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EIA Announces Reorganization

The U.S. Energy Information Administration (EIA) today announced plans to change its organizational structure. The reorganization, effective October 1, 2010, will align the organizational structure with the agency's primary functional areas: statistics, analysis, communication, and management. It also will streamline EIA by reducing the number of organizations reporting directly to the EIA Administrator from eight to four, headed by Assistant Administrators.

"By successfully changing our business processes and our organizational structure, we will create an innovative environment that will allow the valuable work of our employees to meet the needs and surpass the expectations of our customers," said EIA Administrator Richard Newell.

"Realigning EIA's organizational structure will improve the coverage, quality, and integration of energy statistics; increase the relevance and breadth of energy analysis; enhance the communication of EIA's work to diverse audiences; and strengthen our management of people, finances, and technology. Increased efficiency and greater functional focus will open up opportunities to enhance the quality of EIA's current product line and drive innovation in our products and internal operations."

Consolidating similar skills such as survey management and communications will strengthen EIA's skills base, yield economies of scale, and enable EIA to meet increasing demands for its products and services.

The four Assistant Administrators (AA) will direct supporting offices within their functional areas:

  • AA for Energy Statistics is supported by six programmatic offices. The AA conducts a wide range of survey, statistical methods, and integration activities related to: energy consumption and efficiency; electricity; nuclear and renewable energy; oil, gas and coal supply; and petroleum and biofuels. The AA for Energy Statistics also manages the EIA data collection program and the quality control for weekly, monthly, quarterly, annual and quadrennial statistical reports.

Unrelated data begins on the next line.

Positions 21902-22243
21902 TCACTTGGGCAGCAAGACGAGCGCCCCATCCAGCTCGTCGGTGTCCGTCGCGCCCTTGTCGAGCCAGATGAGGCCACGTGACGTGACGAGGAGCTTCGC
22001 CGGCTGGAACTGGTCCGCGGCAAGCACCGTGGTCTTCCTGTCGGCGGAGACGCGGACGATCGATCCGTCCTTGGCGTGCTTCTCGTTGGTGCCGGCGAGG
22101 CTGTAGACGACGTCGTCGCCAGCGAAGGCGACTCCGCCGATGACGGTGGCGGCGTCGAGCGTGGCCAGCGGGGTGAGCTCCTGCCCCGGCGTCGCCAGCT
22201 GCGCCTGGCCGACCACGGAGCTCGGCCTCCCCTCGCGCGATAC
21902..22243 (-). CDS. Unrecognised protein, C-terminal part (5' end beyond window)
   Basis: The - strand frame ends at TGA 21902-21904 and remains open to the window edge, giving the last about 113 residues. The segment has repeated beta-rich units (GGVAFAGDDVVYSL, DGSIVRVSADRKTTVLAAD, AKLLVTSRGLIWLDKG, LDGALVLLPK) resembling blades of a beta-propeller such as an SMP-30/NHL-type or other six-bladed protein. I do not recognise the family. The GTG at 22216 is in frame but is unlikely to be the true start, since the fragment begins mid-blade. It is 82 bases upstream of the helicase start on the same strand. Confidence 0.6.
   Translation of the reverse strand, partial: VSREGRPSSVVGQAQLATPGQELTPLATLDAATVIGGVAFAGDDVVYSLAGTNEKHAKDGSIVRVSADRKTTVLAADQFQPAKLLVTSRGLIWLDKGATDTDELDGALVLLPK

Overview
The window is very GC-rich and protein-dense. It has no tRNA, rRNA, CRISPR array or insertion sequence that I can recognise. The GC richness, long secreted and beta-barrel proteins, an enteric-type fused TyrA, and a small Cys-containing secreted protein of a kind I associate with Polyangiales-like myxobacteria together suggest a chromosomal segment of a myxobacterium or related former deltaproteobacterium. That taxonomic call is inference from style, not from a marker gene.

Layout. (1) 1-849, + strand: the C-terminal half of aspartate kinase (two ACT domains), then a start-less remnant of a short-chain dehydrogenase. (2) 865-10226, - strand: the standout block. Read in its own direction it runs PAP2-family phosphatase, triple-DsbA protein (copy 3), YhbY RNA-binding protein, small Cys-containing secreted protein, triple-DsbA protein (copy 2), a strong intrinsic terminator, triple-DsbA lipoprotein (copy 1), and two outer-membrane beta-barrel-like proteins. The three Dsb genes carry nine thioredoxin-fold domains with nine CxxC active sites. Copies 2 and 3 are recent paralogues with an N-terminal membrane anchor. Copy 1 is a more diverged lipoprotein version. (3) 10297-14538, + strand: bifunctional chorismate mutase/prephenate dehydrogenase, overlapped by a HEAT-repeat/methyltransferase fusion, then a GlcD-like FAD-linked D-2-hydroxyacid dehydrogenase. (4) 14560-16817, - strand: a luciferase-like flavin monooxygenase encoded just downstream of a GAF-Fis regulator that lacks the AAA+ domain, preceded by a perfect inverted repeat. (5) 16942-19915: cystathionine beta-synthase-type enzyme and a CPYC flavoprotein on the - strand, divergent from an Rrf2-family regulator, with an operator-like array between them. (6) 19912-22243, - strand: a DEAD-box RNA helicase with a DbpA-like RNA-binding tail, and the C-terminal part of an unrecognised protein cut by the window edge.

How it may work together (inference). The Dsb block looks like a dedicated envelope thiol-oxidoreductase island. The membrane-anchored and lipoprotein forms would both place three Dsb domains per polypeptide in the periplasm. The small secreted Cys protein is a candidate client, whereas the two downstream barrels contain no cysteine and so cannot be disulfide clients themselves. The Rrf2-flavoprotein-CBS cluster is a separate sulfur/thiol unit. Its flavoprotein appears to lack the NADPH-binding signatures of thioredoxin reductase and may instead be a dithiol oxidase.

• AA for Energy Analysis is supported by five programmatic offices. The AA for Energy Analysis analyzes energy supply, demand, and prices including the impact of financial markets on energy markets; prepares reports on current and future energy use; analyzes the impact of energy policies; and develops advanced techniques for conducting energy information analyses. This AA also oversees the planning and execution of EIA's analysis and forecasting programs to ensure that EIA models, analyses, and projections meet the highest standards of relevance, reliability, and timeliness.
  • AA for Communications is supported by two programmatic offices. This AA oversees a comprehensive energy information dissemination program that provides high quality information in a timely manner that can be accessed by all types of EIA┬┐s public and private audiences. The AA for Communications also oversees the application of web-based technology to successfully execute the EIA mission and serve the agency's extensive customer base.
  • AA for Resource and Technology Management is supported by three administrative offices. The AA directs a variety of centralized and cross-cutting corporate business activities including EIA's independent information technology infrastructure and data center operation, budget and financial management, procurement oversight and processing, human capital management, and logistical support. The AA for Resource and Technology Management also provides expert advice to the Administrator on strategic planning and program evaluation, agency business and technology policy, physical and technology security, and financial analysis and evaluation in support of EIA strategic goals and objectives.
Charts showing the current organizational structure and the planned reorganization can be found at: http://www.eia.doe.gov/neic/press/press346_file/org_charts.pdf

The product described in this press release was prepared by the U.S. Energy Information Administration (EIA), the statistical and analytical agency within the U.S. Department of Energy. By law, EIA's data, analysis, and forecasts are independent of approval by any other officer or employee of the United States Government. The views in the product and press release therefore should not be construed as representing those of the Department of Energy or other Federal agencies.

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